I’m the chair of a number of different businesses now but what they all have in common is effective systems, which are software driven. We’ve got dedicated teams working within each company that report in to me.
EstatesDirect.com, a property website that cuts out the middle-man, launched earlier this year using money raised via crowdfunding. What was the crowdfunding experience like?
It was very good and wasn’t just about raising money, it was about giving the people who invested the opportunity to become shareholders in the business. We managed to raise £700,000 and it’s doing very well; it has been rolled out nationwide. Again, the business is all systems led.
With so many business interests, what does a typical day look like for you?
At the minute, one of my main focuses is on developing software that allows you to make payments using your smartphone. But, I keep in touch with all my companies and make sure I know what’s going on. There are always so many opportunities for growth and expansion, so it’s never dull.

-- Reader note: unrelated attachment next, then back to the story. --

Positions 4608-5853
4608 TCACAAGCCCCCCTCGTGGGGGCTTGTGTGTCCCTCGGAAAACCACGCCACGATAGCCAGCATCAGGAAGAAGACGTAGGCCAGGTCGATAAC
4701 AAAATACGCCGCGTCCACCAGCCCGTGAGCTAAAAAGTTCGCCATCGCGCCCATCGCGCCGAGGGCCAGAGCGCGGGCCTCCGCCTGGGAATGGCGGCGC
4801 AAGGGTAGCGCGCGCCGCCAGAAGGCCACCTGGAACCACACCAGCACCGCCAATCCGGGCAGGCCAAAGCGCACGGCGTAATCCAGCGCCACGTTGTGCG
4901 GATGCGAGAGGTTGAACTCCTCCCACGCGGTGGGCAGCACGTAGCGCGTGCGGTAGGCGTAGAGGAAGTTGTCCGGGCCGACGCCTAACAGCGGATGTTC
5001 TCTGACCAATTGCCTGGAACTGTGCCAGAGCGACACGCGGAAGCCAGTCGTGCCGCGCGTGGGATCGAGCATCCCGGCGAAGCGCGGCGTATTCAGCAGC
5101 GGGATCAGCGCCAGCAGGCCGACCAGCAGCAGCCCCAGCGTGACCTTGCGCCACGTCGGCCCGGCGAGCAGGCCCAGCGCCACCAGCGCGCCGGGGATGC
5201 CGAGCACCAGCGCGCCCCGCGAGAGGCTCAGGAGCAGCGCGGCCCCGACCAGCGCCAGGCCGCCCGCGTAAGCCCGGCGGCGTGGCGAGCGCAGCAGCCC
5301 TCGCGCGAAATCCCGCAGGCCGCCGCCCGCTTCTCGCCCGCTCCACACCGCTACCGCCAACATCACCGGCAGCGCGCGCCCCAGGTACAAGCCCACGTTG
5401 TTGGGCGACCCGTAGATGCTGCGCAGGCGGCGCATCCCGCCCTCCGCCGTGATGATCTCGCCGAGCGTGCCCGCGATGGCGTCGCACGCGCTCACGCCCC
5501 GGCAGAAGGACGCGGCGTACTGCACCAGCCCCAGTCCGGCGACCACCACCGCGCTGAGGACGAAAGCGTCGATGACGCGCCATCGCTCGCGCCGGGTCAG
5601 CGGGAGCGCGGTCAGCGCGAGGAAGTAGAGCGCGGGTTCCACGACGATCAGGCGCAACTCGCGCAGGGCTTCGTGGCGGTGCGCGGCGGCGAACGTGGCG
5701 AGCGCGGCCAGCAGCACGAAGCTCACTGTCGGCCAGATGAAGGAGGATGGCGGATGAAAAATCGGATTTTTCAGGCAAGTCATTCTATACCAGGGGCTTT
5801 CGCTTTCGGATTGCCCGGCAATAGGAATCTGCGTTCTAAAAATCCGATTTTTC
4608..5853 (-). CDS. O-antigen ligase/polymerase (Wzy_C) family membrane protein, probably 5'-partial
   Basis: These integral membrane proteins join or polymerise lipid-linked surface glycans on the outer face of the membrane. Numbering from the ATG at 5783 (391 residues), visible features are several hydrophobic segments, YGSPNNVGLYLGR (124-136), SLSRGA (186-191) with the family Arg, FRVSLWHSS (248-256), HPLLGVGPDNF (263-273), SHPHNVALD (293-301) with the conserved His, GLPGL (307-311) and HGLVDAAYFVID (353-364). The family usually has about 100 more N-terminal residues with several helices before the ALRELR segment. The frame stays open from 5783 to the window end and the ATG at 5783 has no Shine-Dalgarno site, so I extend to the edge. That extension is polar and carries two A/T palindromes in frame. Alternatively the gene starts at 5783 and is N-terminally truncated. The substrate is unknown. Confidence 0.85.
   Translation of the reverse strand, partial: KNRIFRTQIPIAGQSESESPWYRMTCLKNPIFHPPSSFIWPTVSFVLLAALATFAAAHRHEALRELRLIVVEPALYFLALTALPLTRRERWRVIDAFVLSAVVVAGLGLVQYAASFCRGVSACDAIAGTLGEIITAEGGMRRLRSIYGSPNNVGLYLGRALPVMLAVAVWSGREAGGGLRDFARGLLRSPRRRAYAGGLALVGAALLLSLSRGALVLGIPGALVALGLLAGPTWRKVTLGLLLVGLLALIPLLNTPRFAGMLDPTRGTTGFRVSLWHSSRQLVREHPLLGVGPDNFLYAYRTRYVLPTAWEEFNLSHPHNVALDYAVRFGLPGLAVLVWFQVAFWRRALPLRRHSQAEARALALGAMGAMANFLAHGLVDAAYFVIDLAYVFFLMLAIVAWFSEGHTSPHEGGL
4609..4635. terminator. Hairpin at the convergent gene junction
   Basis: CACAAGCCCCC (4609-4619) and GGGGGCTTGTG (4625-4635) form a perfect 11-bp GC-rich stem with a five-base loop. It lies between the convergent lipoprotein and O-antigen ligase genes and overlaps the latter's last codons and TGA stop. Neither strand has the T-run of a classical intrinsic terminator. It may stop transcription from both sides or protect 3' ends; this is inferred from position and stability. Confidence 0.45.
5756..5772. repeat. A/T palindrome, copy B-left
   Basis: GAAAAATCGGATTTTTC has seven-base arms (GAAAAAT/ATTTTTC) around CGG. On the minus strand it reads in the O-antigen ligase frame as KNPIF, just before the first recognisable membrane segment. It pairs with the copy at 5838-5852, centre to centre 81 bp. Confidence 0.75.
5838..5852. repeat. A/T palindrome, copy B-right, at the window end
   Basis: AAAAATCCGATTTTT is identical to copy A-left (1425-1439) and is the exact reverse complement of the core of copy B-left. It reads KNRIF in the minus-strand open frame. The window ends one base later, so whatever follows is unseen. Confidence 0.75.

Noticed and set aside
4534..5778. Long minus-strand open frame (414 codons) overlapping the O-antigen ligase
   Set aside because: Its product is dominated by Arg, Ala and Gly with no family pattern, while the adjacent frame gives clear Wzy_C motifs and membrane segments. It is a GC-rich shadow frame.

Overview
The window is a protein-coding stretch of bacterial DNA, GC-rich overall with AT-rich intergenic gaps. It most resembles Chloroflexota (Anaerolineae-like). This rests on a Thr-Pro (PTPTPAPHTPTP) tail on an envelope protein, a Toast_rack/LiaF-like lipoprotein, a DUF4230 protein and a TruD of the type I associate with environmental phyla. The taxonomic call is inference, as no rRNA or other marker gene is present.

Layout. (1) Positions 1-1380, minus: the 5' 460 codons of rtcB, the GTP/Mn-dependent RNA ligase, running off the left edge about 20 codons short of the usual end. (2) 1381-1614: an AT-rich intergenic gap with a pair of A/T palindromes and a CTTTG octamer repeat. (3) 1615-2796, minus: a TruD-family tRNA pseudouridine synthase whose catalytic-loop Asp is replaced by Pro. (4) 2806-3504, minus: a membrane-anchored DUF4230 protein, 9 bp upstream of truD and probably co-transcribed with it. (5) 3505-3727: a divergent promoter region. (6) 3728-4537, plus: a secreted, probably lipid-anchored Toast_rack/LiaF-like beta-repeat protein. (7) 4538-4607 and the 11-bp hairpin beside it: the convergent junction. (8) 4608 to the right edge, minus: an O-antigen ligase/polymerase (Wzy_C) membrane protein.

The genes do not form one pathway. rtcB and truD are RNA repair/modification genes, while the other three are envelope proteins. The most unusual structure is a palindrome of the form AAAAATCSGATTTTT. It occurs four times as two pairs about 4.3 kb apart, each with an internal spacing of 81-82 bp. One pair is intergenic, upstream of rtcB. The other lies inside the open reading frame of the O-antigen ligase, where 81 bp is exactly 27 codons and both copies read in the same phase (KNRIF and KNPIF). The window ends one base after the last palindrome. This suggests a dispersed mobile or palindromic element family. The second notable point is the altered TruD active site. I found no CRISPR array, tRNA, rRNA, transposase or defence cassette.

I think to be successful you also have to have a life balance. I’ve been with my wife 30 happy years; we have three children and two grandchildren. I enjoy spending time with them.
What traits do you think make a successful entrepreneur?
Have a dream and don’t take no for an answer. When I was starting out with Poundland, I saw lots of landlords who didn’t think it would work. They’d say, ‘What about inflation? What about your rent? What about staff?’ I ignored them because I believed in what I was doing. Twenty-four years on Poundland is bigger than ever – it’s a high street brand. It’s all about making it happen. And remember, it’s not just about money; it’s about passion.